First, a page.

Defence Forces –Under the Acts, the Defence Forces are allowed to treat employees differently on grounds of age and disability.
Employment in another person’s home – This relates to workers providing a personal service in a person’s private home, for example, childminding, care services and so on, where the employment affects the private or personal life of those residing in that home. The person employing the worker is not subject to the Employment Equality Acts when recruiting such an employee.
Example A woman might prefer to have a woman in a personal caregiving role in her home and this is allowed under the Acts. Once the person is employed, though, they are entitled to regular terms and conditions of employment and may not be discriminated against.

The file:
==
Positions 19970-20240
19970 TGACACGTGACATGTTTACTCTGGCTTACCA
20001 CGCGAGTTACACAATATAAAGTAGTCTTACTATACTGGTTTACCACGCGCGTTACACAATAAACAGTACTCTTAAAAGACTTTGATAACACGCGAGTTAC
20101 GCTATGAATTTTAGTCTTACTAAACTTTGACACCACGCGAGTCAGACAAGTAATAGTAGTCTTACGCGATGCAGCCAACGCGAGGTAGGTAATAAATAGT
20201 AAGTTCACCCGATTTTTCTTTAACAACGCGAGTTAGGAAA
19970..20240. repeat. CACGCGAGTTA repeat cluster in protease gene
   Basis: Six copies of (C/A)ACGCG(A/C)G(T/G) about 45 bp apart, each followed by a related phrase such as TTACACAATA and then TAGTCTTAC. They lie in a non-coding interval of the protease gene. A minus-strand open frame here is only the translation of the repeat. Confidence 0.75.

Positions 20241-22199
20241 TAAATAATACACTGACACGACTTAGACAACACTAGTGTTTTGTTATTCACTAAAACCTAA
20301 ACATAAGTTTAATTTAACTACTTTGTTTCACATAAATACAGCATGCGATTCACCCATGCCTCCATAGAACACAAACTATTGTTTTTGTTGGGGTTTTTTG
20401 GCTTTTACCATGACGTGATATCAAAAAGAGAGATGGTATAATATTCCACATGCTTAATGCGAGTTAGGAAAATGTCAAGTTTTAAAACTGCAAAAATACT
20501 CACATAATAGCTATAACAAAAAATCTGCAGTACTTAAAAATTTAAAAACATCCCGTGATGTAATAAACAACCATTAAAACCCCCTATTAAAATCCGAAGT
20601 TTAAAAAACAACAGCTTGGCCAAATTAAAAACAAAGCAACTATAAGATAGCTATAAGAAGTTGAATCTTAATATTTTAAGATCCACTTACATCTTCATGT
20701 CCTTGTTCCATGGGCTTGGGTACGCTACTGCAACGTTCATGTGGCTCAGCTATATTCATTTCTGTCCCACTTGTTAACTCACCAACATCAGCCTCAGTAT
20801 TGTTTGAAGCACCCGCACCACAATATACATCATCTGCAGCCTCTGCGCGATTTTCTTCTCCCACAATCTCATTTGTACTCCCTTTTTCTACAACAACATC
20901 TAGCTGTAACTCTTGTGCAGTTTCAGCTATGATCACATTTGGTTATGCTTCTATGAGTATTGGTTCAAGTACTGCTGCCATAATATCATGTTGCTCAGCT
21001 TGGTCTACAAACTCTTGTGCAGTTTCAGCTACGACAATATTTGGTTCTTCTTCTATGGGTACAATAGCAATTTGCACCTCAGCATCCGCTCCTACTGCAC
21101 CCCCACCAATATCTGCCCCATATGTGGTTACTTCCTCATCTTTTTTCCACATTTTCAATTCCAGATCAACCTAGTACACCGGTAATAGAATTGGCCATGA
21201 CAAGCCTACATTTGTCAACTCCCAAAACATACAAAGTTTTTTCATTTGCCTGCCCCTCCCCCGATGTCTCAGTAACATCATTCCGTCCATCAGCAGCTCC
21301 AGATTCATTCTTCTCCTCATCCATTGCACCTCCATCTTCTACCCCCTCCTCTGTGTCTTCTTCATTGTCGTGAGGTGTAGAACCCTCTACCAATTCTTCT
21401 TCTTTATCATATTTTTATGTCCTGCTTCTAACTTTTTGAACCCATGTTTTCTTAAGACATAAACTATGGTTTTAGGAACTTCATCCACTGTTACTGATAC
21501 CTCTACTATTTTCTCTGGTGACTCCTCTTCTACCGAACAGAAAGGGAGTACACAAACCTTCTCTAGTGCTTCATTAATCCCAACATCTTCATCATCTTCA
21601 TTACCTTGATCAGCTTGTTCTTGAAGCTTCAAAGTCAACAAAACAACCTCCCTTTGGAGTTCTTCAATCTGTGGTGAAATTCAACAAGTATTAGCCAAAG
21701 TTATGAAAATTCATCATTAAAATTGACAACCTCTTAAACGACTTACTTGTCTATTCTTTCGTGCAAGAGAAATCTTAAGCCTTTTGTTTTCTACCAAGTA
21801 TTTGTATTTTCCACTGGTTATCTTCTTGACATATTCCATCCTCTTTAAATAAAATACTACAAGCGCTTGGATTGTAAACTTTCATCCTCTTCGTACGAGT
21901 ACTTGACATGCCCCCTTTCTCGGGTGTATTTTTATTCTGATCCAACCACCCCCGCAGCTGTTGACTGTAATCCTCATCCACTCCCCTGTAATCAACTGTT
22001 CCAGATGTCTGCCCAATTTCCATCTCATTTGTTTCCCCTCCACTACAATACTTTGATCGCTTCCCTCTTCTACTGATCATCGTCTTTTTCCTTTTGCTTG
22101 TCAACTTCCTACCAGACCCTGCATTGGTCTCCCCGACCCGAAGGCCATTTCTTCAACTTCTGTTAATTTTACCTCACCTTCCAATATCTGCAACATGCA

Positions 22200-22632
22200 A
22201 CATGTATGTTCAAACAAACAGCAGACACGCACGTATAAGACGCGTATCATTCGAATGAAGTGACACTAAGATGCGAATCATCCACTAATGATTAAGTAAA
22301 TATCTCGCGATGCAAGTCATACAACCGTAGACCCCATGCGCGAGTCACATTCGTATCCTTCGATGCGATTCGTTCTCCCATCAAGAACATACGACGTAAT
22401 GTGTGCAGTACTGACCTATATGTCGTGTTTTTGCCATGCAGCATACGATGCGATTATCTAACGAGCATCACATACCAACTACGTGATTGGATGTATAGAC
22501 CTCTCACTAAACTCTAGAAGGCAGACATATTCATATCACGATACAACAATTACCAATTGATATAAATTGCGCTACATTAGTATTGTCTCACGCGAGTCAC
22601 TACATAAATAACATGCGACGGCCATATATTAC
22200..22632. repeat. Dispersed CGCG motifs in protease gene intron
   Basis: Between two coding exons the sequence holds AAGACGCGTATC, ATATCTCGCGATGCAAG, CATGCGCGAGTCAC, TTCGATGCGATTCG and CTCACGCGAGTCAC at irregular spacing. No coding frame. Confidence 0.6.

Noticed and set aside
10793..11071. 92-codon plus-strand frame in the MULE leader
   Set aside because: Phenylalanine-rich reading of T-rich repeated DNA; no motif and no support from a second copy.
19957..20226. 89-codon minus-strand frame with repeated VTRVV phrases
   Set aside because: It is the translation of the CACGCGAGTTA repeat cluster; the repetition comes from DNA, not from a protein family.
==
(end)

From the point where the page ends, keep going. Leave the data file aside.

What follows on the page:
An Garda Síochána and the Prison Service – Both the Gardaí and the Prison Service can assign certain tasks to either men only or women only. These tasks relate to privacy issues (such as body-searching), controlling violent individuals or crowds and rescuing hostages.
These services are also allowed to have a minimum height requirement that is different for men than for women. They are allowed to recruit more employees of one gender than the other if more employees of that gender are needed in the service at that time.
Religious, educational, and medical institutions
Certain religious, educational, and medical institutions, whose objectives include the provision of services in an environment which promotes religious values, are not regarded as engaging in discrimination for the purposes of the Acts if they –
- give more favourable treatment, on the religion ground, to an employee where it is reasonable to do so in order to maintain the religious ethos of the institution, or
- take action which is reasonably necessary to prevent an employee from undermining the religious ethos of that institution.